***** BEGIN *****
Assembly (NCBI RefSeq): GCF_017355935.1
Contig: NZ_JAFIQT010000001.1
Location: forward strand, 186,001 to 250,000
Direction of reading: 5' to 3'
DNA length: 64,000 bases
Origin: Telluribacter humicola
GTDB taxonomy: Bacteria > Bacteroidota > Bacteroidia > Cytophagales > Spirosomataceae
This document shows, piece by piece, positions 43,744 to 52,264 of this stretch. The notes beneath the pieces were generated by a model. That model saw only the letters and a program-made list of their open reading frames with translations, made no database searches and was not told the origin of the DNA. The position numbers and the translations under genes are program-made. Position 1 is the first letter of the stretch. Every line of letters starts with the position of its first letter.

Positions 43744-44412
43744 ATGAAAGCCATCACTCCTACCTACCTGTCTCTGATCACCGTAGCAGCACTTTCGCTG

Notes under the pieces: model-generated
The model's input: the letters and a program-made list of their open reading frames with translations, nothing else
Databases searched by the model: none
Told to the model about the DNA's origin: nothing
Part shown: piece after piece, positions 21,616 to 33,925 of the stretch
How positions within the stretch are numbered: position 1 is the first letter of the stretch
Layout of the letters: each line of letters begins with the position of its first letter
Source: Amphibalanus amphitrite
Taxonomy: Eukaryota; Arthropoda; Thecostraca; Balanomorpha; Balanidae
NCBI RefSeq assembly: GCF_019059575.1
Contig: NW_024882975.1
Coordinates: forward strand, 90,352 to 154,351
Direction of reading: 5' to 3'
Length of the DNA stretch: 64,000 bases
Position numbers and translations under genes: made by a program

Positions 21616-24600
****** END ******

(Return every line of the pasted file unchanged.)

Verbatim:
Assembly (NCBI RefSeq): GCF_017355935.1
Contig: NZ_JAFIQT010000001.1
Location: forward strand, 186,001 to 250,000
Direction of reading: 5' to 3'
DNA length: 64,000 bases
Origin: Telluribacter humicola
GTDB taxonomy: Bacteria > Bacteroidota > Bacteroidia > Cytophagales > Spirosomataceae
This document shows, piece by piece, positions 43,744 to 52,264 of this stretch. The notes beneath the pieces were generated by a model. That model saw only the letters and a program-made list of their open reading frames with translations, made no database searches and was not told the origin of the DNA. The position numbers and the translations under genes are program-made. Position 1 is the first letter of the stretch. Every line of letters starts with the position of its first letter.

Positions 43744-44412
43744 ATGAAAGCCATCACTCCTACCTACCTGTCTCTGATCACCGTAGCAGCACTTTCGCTG

Notes under the pieces: model-generated
The model's input: the letters and a program-made list of their open reading frames with translations, nothing else
Databases searched by the model: none
Told to the model about the DNA's origin: nothing
Part shown: piece after piece, positions 21,616 to 33,925 of the stretch
How positions within the stretch are numbered: position 1 is the first letter of the stretch
Layout of the letters: each line of letters begins with the position of its first letter
Source: Amphibalanus amphitrite
Taxonomy: Eukaryota; Arthropoda; Thecostraca; Balanomorpha; Balanidae
NCBI RefSeq assembly: GCF_019059575.1
Contig: NW_024882975.1
Coordinates: forward strand, 90,352 to 154,351
Direction of reading: 5' to 3'
Length of the DNA stretch: 64,000 bases
Position numbers and translations under genes: made by a program

Positions 21616-24600